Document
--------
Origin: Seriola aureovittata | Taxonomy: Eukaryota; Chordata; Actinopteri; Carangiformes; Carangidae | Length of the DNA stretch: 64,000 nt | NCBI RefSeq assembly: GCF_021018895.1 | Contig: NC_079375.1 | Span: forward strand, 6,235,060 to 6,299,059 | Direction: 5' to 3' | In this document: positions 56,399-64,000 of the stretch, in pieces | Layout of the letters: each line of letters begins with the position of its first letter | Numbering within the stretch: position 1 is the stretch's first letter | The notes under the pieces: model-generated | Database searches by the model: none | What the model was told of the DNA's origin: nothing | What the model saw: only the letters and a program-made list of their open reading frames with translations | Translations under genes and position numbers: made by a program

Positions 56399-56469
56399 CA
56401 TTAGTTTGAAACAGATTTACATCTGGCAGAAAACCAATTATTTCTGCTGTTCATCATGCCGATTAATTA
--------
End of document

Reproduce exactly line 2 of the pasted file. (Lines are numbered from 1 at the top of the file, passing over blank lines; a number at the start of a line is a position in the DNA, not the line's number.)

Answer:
Positions 56399-56469